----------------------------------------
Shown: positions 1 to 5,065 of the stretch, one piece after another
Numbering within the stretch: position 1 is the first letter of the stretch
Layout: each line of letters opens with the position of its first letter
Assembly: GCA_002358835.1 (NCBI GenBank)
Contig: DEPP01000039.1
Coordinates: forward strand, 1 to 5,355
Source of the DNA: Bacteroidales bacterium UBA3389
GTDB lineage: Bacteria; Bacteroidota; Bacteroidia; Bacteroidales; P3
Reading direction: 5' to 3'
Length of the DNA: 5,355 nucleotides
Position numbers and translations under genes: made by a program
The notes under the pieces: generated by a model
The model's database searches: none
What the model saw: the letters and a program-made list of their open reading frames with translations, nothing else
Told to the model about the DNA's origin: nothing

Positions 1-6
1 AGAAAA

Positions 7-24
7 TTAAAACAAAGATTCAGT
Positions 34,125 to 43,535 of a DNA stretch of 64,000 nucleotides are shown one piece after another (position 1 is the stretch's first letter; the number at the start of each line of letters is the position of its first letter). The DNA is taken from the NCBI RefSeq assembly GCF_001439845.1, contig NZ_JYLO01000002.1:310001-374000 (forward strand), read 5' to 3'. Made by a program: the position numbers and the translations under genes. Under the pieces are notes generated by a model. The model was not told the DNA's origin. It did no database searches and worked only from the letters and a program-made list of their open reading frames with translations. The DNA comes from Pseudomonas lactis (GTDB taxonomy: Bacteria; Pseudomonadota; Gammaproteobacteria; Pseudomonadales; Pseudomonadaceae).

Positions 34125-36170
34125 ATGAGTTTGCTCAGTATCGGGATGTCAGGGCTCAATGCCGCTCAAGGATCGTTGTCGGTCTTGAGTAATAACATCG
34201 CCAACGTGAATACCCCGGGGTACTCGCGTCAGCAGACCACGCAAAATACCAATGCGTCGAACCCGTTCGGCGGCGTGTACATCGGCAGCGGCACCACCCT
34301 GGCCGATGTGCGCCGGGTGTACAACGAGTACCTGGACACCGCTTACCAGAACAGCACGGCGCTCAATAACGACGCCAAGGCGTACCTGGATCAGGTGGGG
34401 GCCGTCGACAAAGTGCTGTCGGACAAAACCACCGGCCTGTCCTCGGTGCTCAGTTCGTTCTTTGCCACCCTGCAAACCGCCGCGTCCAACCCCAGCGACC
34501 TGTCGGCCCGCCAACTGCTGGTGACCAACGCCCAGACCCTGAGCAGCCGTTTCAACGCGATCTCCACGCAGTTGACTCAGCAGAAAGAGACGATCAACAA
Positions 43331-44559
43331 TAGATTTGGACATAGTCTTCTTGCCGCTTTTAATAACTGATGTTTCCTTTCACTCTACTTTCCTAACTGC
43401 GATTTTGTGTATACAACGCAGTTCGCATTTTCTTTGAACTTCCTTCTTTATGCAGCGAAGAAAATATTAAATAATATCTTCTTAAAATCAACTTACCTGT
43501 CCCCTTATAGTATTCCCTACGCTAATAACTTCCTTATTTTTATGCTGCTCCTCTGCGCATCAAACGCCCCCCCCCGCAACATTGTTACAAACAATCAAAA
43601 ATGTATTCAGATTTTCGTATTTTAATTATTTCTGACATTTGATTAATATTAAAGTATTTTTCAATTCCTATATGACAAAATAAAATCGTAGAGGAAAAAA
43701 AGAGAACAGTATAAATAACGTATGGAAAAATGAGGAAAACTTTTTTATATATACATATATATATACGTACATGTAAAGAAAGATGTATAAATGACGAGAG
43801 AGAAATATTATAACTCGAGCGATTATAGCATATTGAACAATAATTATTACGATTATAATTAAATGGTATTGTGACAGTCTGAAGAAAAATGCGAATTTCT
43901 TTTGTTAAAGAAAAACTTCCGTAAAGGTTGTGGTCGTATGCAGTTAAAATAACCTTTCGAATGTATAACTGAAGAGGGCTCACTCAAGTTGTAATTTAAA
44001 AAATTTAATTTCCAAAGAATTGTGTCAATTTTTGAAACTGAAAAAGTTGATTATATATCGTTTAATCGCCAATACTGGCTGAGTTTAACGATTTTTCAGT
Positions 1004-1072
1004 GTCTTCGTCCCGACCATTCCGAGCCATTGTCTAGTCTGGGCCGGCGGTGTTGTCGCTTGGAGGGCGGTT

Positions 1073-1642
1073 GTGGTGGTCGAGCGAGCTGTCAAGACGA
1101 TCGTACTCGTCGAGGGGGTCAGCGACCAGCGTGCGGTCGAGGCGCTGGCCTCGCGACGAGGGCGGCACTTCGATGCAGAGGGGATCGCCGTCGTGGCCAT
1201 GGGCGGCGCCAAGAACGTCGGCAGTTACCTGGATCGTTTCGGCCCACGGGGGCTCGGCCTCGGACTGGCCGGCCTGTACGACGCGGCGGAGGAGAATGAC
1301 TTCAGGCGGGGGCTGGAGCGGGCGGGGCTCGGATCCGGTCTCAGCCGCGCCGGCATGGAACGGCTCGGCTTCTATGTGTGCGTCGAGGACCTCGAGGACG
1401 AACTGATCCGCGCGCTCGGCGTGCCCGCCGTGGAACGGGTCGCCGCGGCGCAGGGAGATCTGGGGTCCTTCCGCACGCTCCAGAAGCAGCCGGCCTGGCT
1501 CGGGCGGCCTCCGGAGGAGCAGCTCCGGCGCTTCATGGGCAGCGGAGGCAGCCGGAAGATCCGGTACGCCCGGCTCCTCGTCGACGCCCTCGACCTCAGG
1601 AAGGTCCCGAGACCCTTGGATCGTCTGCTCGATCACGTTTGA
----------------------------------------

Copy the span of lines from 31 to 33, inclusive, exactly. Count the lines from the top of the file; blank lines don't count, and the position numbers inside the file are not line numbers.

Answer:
43601 ATGTATTCAGATTTTCGTATTTTAATTATTTCTGACATTTGATTAATATTAAAGTATTTTTCAATTCCTATATGACAAAATAAAATCGTAGAGGAAAAAA
43701 AGAGAACAGTATAAATAACGTATGGAAAAATGAGGAAAACTTTTTTATATATACATATATATATACGTACATGTAAAGAAAGATGTATAAATGACGAGAG
43801 AGAAATATTATAACTCGAGCGATTATAGCATATTGAACAATAATTATTACGATTATAATTAAATGGTATTGTGACAGTCTGAAGAAAAATGCGAATTTCT